Machine learning combined with large-scale neuroimaging databases has been proposed as a promising tool for improving our understanding of the behavioural emergence and early prediction of the neurodevelopmental outcome. A recent example of this strategy is a study by Ouyang et al. (2020) which suggested that cortical microstructure quantified by diffusion MRI through fractional anisotropy (FA) metric in preterm and full-term neonates can lead to effective prediction of language and cognitive outcomes at 2 years of corrected age as assessed by Bayley Scales of Infant and Toddler Development, Third Edition (BSID-III) composite scores. Given the important need for robust and generalisable tools which can reliably predict the neurodevelopmental outcome of preterm infants, we aimed to replicate the conclusions of this work using a larger independent dataset from the developing Human Connectome Project dataset (dHCP, third release) with early MRI and BSID-III evaluation at 18 months of corrected age. We then aimed to extend the validation of the proposed predictive pipeline through the study of different cohorts (the largest one included 295 neonates, with gestational age between 29 and 42 week and post-menstrual age at MRI between 31 and 45 weeks). This allowed us to evaluate whether some limitations of the original study (mainly small sample size and limited variability in the input and output features used in the predictive models) would influence the prediction results. In contrast to the original study that inspired the current work, our prediction results did not outcompete the random levels. Furthermore, these negative results persisted even when the study settings were expanded. Our findings suggest that the cortical microstructure close to birth described by DTI-FA measures might not be sufficient for a reliable prediction of BSID-III scores during toddlerhood, at least in the current setting, i.e. generally older cohorts and a different processing pipeline. Our inability to conceptually replicate the results of the original study is in line with the previously reported replicability issues within the machine learning field and demonstrates the challenges in defining the good set of practices for the implementation and validation of reliable predictive tools in the neurodevelopmental (and other) fields.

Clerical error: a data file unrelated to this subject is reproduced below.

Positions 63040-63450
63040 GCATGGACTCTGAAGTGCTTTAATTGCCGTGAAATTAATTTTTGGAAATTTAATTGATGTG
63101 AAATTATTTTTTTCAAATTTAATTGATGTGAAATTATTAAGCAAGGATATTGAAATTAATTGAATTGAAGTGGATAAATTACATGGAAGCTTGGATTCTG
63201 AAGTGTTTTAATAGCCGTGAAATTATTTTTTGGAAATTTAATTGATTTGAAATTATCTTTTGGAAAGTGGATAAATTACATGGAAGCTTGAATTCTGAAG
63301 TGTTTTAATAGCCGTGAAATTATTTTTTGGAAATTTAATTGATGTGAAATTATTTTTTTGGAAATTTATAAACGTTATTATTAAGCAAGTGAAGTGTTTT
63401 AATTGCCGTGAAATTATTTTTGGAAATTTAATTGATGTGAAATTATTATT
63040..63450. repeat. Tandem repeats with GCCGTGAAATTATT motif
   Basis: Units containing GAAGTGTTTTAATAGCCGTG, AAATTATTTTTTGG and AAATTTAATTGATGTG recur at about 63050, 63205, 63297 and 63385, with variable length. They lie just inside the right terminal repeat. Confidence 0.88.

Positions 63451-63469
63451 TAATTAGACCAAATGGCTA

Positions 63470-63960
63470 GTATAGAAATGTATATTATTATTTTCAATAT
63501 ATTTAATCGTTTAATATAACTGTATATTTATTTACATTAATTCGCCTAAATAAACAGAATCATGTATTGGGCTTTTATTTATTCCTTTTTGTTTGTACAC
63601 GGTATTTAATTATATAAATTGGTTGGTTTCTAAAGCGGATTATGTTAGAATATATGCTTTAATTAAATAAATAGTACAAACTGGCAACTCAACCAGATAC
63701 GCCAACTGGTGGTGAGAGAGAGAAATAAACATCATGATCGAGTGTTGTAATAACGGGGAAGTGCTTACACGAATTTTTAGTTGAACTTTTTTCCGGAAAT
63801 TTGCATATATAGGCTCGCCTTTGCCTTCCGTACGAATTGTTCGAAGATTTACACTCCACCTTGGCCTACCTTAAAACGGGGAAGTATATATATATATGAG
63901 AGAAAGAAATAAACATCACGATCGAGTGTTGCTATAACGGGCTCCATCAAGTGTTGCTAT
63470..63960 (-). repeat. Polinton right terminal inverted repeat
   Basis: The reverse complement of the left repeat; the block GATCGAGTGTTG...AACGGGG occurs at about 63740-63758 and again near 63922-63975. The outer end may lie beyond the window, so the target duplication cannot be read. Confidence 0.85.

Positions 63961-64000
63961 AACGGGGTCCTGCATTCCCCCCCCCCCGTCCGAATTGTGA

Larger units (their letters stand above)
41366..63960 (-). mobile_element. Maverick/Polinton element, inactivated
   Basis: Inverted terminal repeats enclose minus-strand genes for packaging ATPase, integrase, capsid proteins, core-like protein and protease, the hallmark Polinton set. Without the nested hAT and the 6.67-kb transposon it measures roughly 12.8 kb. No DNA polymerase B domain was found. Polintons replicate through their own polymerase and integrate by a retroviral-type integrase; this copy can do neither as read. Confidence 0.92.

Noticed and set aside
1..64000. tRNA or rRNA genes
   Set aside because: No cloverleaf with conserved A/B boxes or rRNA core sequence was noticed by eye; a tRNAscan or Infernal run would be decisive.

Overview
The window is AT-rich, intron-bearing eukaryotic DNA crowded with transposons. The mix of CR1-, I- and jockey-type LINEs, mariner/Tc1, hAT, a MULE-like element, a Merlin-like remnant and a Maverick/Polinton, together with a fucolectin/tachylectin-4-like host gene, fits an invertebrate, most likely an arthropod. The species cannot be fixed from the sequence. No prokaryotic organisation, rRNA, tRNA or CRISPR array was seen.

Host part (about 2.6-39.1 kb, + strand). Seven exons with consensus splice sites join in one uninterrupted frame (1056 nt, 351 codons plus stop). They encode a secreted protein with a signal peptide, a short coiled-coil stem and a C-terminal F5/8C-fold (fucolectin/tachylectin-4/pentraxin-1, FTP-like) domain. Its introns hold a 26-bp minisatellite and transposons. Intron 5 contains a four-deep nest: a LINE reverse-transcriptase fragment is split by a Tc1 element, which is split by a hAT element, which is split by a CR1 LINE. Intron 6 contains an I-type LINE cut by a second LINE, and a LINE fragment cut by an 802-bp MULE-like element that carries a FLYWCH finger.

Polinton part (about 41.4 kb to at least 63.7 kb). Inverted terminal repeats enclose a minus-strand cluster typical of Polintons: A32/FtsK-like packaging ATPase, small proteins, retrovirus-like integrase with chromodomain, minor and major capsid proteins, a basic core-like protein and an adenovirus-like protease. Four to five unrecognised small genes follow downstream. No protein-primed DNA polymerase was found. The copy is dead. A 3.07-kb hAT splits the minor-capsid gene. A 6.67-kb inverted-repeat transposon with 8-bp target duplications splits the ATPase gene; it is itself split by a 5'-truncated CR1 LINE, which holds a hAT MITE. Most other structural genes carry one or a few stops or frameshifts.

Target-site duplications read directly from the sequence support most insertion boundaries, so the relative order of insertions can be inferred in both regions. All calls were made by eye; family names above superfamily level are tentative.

- Brain development
- DTI (Diffusion tensor imaging)
- ML (machine learning)